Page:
Students should be instructed on how much time they need to spend working on assignments and other activities outlined in lessons. If there is an expectation for students to check in regularly, then that needs to be communicated as well. 

The ‘office hour’ concept can also be used so that multiple students can communicate in chat sessions simultaneously, enabling more touch points between the teacher and students. 

[Sample eLearning Lesson]


Communication is another aspect that needs to be clearly determined at the onset of the remote learning experience. Students should know exactly how and when they are expected to communicate with the teacher. Is email preferred to an online chat? Should all communication be within the designated technology tool? What if that tool is not working? What is the backup plan for communication? Each of these questions should be answered in an introduction document that sets all of the expectations. 

In addition to how the student should communicate with the teacher, expectations should also be set for how and how frequently the teacher will be in touch with the student. For example, it should be made clear that assignments that would typically have a one- to two-day turnaround in a traditional classroom will have the same turnaround in a remote learning environment. 

Teachers should be provided 24 to 72 hours to complete grading of assignments, depending on length and complexity. When assignments are returned to students, comments and notes explaining the grading should be included, ideally with more detail than usual since there may be no immediate opportunity for a student to ask questions upon receiving the grade. The more feedback that can be provided during the grading process, the better the student feels about the work and more confident they feel about continuing with future assignments. 


Technology can vary in impromptu remote learning environments. If schools allow students to take home devices, then the students should be ready to learn. Some schools do not have devices to send home, so students must find ways to access materials provided through technology systems.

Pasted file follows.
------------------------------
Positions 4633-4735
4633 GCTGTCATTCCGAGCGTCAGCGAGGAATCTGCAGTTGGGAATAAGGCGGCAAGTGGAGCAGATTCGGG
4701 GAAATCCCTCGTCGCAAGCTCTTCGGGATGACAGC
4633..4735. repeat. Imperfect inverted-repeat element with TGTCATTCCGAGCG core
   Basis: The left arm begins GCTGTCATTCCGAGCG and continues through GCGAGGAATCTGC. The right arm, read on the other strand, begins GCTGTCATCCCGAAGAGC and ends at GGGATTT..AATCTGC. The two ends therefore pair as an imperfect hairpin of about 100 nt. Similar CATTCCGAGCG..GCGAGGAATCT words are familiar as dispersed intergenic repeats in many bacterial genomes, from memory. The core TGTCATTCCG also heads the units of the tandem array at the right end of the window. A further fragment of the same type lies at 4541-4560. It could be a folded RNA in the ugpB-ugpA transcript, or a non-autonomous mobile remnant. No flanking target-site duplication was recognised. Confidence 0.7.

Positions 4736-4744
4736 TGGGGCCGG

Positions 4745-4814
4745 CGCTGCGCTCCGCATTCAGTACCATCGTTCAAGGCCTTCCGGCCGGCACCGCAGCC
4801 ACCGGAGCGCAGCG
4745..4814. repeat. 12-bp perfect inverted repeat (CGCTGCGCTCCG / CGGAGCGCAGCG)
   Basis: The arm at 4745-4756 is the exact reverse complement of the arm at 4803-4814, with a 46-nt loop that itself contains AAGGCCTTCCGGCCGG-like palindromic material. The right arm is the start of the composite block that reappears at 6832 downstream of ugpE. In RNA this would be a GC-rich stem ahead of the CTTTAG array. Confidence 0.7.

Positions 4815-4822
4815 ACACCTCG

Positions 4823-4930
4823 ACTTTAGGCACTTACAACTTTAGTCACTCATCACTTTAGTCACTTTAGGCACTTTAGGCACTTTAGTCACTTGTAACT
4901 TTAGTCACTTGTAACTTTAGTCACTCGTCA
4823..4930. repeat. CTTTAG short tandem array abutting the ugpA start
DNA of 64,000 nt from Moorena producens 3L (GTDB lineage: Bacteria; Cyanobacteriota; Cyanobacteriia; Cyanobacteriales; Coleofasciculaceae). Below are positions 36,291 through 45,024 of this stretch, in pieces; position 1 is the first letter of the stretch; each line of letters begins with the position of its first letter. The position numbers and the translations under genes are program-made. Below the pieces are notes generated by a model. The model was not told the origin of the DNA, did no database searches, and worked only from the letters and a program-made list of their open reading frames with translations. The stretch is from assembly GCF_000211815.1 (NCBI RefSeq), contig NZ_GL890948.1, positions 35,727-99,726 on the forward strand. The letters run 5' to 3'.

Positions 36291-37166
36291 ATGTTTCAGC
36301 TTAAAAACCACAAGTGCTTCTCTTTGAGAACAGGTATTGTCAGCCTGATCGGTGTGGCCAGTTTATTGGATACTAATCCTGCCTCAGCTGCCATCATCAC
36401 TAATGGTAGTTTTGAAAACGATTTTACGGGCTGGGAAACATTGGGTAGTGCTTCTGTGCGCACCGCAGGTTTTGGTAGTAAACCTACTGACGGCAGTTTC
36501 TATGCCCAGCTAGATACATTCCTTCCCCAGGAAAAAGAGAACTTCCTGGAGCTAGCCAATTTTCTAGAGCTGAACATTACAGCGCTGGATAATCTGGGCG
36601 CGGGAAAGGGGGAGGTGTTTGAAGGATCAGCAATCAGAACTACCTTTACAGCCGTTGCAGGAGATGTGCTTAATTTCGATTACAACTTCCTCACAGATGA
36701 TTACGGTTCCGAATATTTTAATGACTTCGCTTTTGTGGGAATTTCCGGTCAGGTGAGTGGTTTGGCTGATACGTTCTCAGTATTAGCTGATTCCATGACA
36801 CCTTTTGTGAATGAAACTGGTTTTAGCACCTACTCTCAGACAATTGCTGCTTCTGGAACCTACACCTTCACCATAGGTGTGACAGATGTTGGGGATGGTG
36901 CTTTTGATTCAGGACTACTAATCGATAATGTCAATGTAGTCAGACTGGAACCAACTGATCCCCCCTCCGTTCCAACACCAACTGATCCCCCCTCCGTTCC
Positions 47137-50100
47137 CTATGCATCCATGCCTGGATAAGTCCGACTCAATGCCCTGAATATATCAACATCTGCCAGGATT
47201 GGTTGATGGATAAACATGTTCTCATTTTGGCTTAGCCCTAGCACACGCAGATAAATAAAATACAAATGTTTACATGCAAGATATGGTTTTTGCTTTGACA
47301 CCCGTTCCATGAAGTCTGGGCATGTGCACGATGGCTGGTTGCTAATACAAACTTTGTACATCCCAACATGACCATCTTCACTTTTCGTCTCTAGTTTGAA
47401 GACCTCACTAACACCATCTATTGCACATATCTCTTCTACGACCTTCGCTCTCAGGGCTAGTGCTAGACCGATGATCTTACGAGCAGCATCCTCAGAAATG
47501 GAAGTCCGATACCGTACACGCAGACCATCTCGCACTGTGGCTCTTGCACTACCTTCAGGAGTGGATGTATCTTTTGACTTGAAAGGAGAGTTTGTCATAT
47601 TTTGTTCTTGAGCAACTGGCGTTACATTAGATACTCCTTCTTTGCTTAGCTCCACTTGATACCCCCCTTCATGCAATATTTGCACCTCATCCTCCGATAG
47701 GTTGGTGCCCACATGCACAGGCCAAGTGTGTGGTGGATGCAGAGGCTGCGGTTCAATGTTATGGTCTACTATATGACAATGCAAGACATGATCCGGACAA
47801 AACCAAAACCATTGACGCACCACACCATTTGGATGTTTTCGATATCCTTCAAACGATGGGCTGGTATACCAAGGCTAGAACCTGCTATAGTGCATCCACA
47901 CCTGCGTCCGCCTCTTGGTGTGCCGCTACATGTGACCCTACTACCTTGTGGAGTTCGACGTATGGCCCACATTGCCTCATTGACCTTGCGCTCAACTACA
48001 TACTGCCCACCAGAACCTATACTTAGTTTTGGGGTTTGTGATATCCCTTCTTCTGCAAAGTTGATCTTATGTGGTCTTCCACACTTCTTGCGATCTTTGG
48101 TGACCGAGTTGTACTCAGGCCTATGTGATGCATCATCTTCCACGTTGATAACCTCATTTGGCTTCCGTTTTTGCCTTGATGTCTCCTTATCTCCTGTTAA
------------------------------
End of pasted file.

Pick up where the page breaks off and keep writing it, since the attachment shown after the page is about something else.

Districts that do not typically engage in remote learning or virtual learning in their traditional calendars need to provide alternative ways for students to receive and return assignments. For example, one technology that has stood the test of time is paper. Sending packets of materials home with a stamped and addressed return envelope (either addressed to the school, the teacher or other location), is one way to continue schooling during a crisis situation. (See more in the Low Tech Solutions section.) 

Schools need to provide very clear information on how to access any online platform during remote learning, especially if students, parents and teachers are not accustomed to using such tools on a regular basis. Technical support also needs to be provided throughout the district and not be the responsibility of the teacher, who will have enough to keep up with in the remote learning environment. Clear information describing steps for troubleshooting and contact information for additional technical support should be easily available for everyone. 


Designing lessons for remote delivery is a little more detailed than creating a lesson that will be delivered in person simply because in person you can read the class and determine if students are understanding and then make adjustments on the fly. In a remote environment, one must assume there will be a lack of understanding and include extensions and remediations in the lesson design. 

A typical remote lesson might include the following components: 

  • Setting the lesson
    Setting the lesson provides context for the lesson and links it to previous or future lessons. It helps the learner understand what they will be doing and why.